22. The learned counsel appearing for the appellant has argued that the decree passed by the trial Court in O.S.No.120 of 1990 by which it directed not to take into account of the amount due to 1st appellant and her daughter and also to include the articles mentioned in the inventory list is not correct. It is argued that more than Rs.25,000/- with interest is due to the daughter of the appellants and that is clear from the accounts book. The trial Court found that the 2nd defendant had made a claim that he had advanced an amount of Rs.51,000/- to the firm and that claim is not disputed by anybody. While dealing with the A.S.Nos.376/93 & 220/94 30 - connected appeal, I had found that assets of the firm includes the value of the four buildings constructed by the firm in the property of defendants 1 and 2 in O.S.No.34 of 1991 and that value shall also to be added as asset of the firm. There is dispute regarding the amount claimed by the 1st defendant and also the liability to account the raw materials, semi-finished goods, finished goods, etc. According to me, the Court below ought to have directed the 1st defendant to furnish the accounts and permitted any of the parties to apply for passing a final decree after taking into account of the assets and liabilities. A perusal of the decretal portion of O.S.120 of 1990 shows that there was no direction to the plaintiff or other contesting defendants to apply for passing a final decree. Since the proper time for considering the assets and liabilities of the firm is at the time of passing of the final decree, I am of the view that two disputed findings, that is to say - one regarding the amount which according to the 1st defendant is due to her daughter and also the direction to include the articles mentioned in the inventory list, etc. - are left open to be decided in the final decree proceedings. So, those findings are also set aside. I make it clear that those findings are set aside not on A.S.Nos.376/93 & 220/94 31 - account of the fact that the reasoning given by the trial Court is wrong, but only on the fact that it is a matter to be decided at the time of passing of the final decree. Since it was necessary to decide the ownership and value of the four buildings for passing a decree in O.S.No.34 of 1991, that finding will be incorporated in O.S.No.120 of 1990 as one of the assets of the firm. There was no dispute with regard to the amount due to the 2nd defendant. That amount is to be included in the liabilities of the firm. The other two findings regarding the claim by the 1st defendant for an amount of Rs.25,000/- to her daughter and also the decree to include the items mentioned in inventory list are only to be set aside. It is made clear that is open to the trial Court to come to the same conclusion in case the evidence warrants such a conclusion. In the result, the appeals are allowed in part. The declaratory part of the decree passed in O.S.No.34 of 1991 is confirmed. The injunction decree is modified. Defendants 1 and 2 in O.S.No.34 of 1991 are restrained by a decree of prohibitory injunction from forcibly evicting the firm and its partners until and unless the firm is evicted from the buildings and land under A.S.Nos.376/93 & 220/94 32 - due process of law. The preliminary decree passed in O.S.No.120 of 1990 for dissolution of the partnership is confirmed. 1st defendant shall render accounts. It is open to any one of the parties to apply for appointment of a Commissioner to examine the accounts and also to prepare the assets and liabilities of the firm so as to enable the trial Court to pass a final decree. While fixing the assets, the value of the four buildings shall be treated as the assets of the firm and amounts due to the 2nd defendant in O.S.No.120 of 1990 shall be shown as one of the liabilities. No costs. C.M.P.No.2075 of 1993 in A.S.No.376 of 1993 shall stand dismissed. K.Padmanabhan Nair Judge vku/-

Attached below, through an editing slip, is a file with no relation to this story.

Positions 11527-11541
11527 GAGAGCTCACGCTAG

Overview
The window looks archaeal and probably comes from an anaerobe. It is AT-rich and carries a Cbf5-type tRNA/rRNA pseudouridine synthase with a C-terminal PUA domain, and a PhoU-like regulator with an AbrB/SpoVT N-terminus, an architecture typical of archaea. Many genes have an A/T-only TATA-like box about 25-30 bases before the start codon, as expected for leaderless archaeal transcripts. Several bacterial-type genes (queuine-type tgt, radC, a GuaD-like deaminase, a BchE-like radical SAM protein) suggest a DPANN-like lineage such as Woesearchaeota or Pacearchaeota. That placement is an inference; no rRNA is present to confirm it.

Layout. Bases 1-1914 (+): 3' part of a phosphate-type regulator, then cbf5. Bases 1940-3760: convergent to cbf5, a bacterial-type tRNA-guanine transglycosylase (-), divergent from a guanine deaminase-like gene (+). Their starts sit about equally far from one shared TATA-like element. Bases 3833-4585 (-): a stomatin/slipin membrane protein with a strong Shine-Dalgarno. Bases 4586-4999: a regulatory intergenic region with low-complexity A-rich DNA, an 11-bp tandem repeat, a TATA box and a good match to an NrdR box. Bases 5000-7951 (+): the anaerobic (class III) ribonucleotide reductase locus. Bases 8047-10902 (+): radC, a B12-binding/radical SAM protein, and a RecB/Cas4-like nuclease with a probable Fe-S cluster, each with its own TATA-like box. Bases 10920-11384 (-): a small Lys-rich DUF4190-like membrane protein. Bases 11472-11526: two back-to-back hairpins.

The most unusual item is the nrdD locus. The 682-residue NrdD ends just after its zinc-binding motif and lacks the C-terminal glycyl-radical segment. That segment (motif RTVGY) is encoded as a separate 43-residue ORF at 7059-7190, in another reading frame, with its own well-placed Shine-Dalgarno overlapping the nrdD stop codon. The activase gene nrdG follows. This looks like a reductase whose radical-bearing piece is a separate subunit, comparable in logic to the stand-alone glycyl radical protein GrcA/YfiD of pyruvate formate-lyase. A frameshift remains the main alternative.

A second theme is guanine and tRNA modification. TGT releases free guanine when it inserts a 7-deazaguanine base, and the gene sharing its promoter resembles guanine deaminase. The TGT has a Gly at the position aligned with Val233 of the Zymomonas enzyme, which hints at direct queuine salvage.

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Reproduced in accordance with s52(q) of the Copyright Act 1957 (India) from judis.nic.in, indiacode.nic.in and other Indian High Court Websites